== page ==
Then I got to the middle of the book and things started falling apart. First of all, I found the fact that Annie let Ronan's mom bully her into breaking up with him–in less than three minutes, no less–irritating. For the past fifty pages these two have been like a couple out of the sweetest, sappiest romcom in history; and then suddenly she walks out on him in the middle of lunch just because his mom, who is CLEARLY trying to manipulate her, throws some shade? Eye roll. You just lost me. THEN, three pages later, Annie's tells Ronan, "Oh, I knew she was just being a bitch and you're nothing like that, but I still think we belong in different worlds and it's better for us to stay apart." Wha-huh? Obvious deus-ex-machina to keep the characters from having sex even though there is no logical reason why they wouldn't at this point is obvious.

Secondly, in the second half of the book Annie's hermit-like ways are treated as a symptom of her psychological problems and fucked up childhood. UHG WHY. I know it brings some dramatic tension to the story, but drawing a correlation between being a hermit and having something be wrong with her was just lazy plotting, in my humble opinion. It reduces that aspect of her personality to little more than a gimmick.

On the plus side, though, at least Cosway and Reid didn't imply BDSM was a good substitute for psychotherapy, or that Ronan was into bondage because was abused as a child. So I guess one of these characters got a free pass.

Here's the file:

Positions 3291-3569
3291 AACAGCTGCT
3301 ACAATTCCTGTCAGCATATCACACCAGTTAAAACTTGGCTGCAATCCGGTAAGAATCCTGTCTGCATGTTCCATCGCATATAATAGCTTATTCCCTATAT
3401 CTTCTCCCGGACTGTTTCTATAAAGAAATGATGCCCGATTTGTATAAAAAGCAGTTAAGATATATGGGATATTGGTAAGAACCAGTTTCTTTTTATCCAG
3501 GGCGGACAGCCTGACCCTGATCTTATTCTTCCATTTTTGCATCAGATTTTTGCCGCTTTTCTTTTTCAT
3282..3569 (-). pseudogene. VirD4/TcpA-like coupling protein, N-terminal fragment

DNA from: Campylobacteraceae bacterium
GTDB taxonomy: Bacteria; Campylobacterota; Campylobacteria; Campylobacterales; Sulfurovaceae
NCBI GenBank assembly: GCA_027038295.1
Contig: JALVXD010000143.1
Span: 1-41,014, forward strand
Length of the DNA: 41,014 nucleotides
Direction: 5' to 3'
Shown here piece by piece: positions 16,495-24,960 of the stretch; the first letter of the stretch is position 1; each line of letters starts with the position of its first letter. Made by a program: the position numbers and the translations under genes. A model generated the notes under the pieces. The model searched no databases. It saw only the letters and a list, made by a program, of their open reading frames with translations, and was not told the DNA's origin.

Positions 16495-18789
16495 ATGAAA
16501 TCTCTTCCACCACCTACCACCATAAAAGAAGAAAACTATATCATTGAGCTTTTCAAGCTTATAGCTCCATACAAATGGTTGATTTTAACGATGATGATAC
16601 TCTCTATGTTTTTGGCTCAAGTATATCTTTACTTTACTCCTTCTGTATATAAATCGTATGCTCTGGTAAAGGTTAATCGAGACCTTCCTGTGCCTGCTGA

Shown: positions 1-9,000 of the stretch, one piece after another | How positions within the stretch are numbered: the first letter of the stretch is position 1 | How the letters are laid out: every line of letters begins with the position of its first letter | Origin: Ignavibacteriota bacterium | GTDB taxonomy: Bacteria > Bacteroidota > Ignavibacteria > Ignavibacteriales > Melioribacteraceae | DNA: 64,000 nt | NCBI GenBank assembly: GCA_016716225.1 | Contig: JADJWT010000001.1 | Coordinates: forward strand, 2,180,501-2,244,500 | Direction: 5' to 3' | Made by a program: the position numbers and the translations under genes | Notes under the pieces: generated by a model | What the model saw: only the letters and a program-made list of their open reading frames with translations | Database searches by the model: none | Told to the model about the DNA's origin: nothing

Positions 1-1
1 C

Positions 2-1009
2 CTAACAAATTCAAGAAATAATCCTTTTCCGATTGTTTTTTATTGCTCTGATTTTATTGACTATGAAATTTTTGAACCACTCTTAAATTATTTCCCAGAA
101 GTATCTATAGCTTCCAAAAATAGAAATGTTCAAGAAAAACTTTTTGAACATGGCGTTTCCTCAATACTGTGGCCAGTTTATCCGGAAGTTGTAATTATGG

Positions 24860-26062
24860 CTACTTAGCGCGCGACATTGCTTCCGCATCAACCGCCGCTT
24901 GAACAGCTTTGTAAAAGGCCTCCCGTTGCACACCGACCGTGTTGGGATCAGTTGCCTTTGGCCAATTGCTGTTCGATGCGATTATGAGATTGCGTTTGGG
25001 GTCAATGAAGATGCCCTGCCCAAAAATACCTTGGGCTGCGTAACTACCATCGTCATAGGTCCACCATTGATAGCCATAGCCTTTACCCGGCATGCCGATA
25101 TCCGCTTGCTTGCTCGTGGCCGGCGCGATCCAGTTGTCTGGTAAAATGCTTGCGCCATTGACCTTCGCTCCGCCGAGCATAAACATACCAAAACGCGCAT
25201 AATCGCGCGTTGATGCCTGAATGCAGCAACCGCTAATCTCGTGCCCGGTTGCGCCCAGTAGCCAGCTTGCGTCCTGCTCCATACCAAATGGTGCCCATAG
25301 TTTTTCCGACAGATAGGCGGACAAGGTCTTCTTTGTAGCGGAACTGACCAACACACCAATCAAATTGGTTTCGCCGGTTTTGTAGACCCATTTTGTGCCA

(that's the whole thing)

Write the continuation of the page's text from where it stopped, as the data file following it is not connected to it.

The ending felt like it dragged on interminably and I almost lit my Kindle on fire when I saw there was an epilogue; but for the most part, The Hooker and the Hermit was a very enjoyable, successful collaboration between two authors whose work I really enjoy. I hope Cosway and Reid decide to write another novel together in the future (unless it stars the secondary characters from this novel, that would be annoying).


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Sunday, March 15, 2015

Sunday Snapshot for the Ides of March

If you're new here, Sunday Snapshot is a feature where I ramble on about basically nothing. I know you want to read it now!

How is it that an entire week can pass with me getting nothing done? This is madness. I feel super busy but I get no reading done, no writing done, the laundry is still unfolded (and will remain so for at least a month, if history is anything to go by). Uhg. The only thing I got done this week were my taxes, and that took literally the entire day.

Anyway, enough whining.

What I'm reading right now:
I didn't read anything this week (see above), so it's the same books as last week with one exception: I finished Supermind by Mark Phillips on audio and started The Gold Bag by Carolyn Wells, which I'm honestly finding pretty boring but will probably finish anyway.

Movies watched this past week:
Night At the Museum: Secret of the Tomb, starring Ben Stiller and Robin Williams
Fun and entertaining (no surprise there), although the epitaph for Robin Williams and Mickey Rooney at the very end gutted me.